On July 17th of 2017, the Supreme Judicial Court of Massachusetts determined that an employee could bring a disability discrimination lawsuit against her employer for firing her because of her off-duty use of medical marijuana. The employee, Cristina Barbuto, brought the claim against her former employer, Advantage Sales & Marketing LLC, when it fired her after she tested positive for marijuana during a mandatory drug test. Barbuto’s physician provided her with medical marijuana for Crohn’s disease, which she disclosed to her supervisor before taking the test. Barbuto’s supervisor discussed the issue with others at Advantage, and later called Barbuto to confirm that her lawful medical use of marijuana would not be a problem. Barbuto completed a company training program, in which she was given a uniform and assigned a work location. After completing her first day, she received a call from a Human Resources representative, who told her that she was being terminated for testing positive for marijuana. The representative told Barbuto that Advantage did not care that she used marijuana for medical purposes because “we follow federal law, not state law.”
State Medical Marijuana Laws
As part of her six-count complaint, Barbuto alleged, among others, claims for handicap discrimination, interference with her right to be protected from handicap discrimination, and denial of the “right or privilege” to use marijuana lawfully as a registered patient to treat a debilitating medical condition in violation of Massachusetts’ medical marijuana act. Massachusetts’ medical marijuana act provides, in part, that any legal medical marijuana user, “…shall not be penalized under Massachusetts law… or denied any right or privilege, for such actions.” Similarly, the Arkansas Medical Marijuana Amendment provides that a legal medical marijuana user shall not be denied “any right or privilege,” but goes even further than the Massachusetts law by providing that, “An employer shall not discriminate against an individual in hiring, terminating, or any term or condition of employment, or otherwise penalize [a legal medical marijuana user].”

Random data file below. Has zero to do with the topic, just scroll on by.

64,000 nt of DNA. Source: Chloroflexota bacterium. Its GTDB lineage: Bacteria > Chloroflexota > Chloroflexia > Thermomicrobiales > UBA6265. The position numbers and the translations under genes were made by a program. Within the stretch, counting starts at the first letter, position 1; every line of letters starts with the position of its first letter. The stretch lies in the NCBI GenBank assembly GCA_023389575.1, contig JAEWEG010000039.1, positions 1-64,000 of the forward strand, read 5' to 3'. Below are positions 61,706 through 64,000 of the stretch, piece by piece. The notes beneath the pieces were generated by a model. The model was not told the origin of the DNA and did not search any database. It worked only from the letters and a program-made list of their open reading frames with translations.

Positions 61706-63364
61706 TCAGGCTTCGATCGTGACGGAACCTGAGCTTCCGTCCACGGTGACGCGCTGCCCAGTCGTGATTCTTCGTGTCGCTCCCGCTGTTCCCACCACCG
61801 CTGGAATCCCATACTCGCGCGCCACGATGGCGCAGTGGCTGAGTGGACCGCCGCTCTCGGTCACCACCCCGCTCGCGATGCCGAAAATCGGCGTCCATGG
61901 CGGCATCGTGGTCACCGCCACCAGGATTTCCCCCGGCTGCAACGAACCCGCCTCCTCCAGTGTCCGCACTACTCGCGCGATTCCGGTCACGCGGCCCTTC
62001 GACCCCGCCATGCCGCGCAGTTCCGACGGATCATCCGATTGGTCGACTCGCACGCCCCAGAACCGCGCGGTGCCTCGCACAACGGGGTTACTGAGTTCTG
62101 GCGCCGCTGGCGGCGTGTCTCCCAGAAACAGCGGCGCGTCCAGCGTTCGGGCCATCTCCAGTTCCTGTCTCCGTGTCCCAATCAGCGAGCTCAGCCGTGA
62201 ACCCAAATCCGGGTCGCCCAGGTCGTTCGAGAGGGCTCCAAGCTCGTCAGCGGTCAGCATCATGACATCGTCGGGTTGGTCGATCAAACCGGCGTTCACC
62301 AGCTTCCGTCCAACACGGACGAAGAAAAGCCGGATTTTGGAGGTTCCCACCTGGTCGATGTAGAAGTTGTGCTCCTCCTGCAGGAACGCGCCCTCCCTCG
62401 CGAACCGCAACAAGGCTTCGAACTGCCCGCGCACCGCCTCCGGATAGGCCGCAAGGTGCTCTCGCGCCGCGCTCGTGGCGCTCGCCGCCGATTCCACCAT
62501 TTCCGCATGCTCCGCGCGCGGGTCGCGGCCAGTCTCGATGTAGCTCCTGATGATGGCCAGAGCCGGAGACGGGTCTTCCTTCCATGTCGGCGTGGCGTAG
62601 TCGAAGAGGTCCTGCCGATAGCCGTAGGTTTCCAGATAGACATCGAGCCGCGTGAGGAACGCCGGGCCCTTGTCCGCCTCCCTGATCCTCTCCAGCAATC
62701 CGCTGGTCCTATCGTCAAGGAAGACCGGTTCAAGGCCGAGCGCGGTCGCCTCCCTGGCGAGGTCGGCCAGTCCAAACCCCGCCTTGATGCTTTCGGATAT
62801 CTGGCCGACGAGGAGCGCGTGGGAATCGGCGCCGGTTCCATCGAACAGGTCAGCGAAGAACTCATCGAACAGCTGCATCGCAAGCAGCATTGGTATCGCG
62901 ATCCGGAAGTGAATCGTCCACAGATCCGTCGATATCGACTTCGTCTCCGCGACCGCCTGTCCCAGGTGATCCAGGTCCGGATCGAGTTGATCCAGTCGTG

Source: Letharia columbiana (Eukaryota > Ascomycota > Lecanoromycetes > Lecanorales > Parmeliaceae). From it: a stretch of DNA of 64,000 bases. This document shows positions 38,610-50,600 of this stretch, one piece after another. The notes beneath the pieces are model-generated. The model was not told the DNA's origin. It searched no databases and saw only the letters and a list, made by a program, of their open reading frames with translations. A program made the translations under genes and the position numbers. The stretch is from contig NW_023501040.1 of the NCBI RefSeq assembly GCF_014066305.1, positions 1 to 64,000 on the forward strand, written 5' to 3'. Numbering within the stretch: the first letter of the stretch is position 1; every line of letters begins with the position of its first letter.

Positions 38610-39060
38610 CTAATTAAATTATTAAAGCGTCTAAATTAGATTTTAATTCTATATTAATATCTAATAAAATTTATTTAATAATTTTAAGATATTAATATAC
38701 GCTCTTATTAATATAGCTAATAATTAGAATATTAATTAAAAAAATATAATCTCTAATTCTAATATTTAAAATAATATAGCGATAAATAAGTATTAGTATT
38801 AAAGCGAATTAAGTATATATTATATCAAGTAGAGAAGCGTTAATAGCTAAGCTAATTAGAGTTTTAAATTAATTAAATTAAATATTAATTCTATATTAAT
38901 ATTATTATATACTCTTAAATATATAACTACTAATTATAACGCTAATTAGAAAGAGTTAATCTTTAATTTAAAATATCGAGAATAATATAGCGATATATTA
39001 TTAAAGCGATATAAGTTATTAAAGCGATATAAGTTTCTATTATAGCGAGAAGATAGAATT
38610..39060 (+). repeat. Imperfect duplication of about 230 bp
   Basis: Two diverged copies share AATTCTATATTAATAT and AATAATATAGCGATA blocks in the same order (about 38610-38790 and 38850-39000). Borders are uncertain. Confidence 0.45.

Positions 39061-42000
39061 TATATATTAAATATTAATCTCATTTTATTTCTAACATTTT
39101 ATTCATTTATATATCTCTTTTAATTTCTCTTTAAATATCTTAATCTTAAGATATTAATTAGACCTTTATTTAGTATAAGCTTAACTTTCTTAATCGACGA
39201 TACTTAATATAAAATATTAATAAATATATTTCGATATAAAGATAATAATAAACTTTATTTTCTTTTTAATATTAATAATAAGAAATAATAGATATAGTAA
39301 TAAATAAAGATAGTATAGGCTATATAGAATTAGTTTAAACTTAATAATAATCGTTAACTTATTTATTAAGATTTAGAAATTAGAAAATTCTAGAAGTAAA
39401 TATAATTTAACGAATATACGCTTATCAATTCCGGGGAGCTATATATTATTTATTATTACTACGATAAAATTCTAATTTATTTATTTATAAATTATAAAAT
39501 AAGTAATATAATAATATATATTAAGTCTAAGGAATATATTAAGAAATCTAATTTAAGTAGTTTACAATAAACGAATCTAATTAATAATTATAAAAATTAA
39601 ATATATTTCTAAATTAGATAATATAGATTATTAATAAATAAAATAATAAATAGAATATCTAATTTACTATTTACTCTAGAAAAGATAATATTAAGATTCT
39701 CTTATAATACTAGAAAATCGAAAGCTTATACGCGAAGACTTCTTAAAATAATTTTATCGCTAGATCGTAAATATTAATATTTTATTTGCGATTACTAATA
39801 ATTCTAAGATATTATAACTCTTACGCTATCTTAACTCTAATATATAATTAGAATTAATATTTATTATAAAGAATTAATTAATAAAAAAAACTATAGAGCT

The Massachusetts court found that Barbuto could not bring a cause of action under the state medical marijuana law. It reasoned that the voters who supported the medical marijuana initiative did not intend to create a private cause of action under the law, and that a comparable cause of action already exists under the state’s handicap discrimination laws. However, because the Arkansas Medical Marijuana Amendment expressly prohibits employment discrimination on the basis of medical marijuana use, Arkansas employers should be aware that employees could potentially sue under the amendment.